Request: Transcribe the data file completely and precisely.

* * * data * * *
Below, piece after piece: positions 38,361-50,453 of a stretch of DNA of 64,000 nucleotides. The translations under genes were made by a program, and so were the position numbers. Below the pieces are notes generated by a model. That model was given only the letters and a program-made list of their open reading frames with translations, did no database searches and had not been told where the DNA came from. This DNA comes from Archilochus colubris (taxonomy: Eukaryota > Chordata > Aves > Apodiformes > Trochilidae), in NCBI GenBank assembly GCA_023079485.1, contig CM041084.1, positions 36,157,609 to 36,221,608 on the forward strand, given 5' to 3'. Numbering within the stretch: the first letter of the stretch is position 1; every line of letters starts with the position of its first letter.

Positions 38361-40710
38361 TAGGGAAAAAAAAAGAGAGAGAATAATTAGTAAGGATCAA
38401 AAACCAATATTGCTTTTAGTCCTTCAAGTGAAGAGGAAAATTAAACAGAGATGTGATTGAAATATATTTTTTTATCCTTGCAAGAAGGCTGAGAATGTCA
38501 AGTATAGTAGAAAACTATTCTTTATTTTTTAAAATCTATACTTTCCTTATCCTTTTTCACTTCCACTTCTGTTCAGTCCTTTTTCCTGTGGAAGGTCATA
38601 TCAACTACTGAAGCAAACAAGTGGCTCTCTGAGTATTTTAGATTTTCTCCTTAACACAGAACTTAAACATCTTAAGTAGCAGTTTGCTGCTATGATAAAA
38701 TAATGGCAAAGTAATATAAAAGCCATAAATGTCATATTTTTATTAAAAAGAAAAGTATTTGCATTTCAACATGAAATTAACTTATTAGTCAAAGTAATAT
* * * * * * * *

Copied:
Below, piece after piece: positions 38,361-50,453 of a stretch of DNA of 64,000 nucleotides. The translations under genes were made by a program, and so were the position numbers. Below the pieces are notes generated by a model. That model was given only the letters and a program-made list of their open reading frames with translations, did no database searches and had not been told where the DNA came from. This DNA comes from Archilochus colubris (taxonomy: Eukaryota > Chordata > Aves > Apodiformes > Trochilidae), in NCBI GenBank assembly GCA_023079485.1, contig CM041084.1, positions 36,157,609 to 36,221,608 on the forward strand, given 5' to 3'. Numbering within the stretch: the first letter of the stretch is position 1; every line of letters starts with the position of its first letter.

Positions 38361-40710
38361 TAGGGAAAAAAAAAGAGAGAGAATAATTAGTAAGGATCAA
38401 AAACCAATATTGCTTTTAGTCCTTCAAGTGAAGAGGAAAATTAAACAGAGATGTGATTGAAATATATTTTTTTATCCTTGCAAGAAGGCTGAGAATGTCA
38501 AGTATAGTAGAAAACTATTCTTTATTTTTTAAAATCTATACTTTCCTTATCCTTTTTCACTTCCACTTCTGTTCAGTCCTTTTTCCTGTGGAAGGTCATA
38601 TCAACTACTGAAGCAAACAAGTGGCTCTCTGAGTATTTTAGATTTTCTCCTTAACACAGAACTTAAACATCTTAAGTAGCAGTTTGCTGCTATGATAAAA
38701 TAATGGCAAAGTAATATAAAAGCCATAAATGTCATATTTTTATTAAAAAGAAAAGTATTTGCATTTCAACATGAAATTAACTTATTAGTCAAAGTAATAT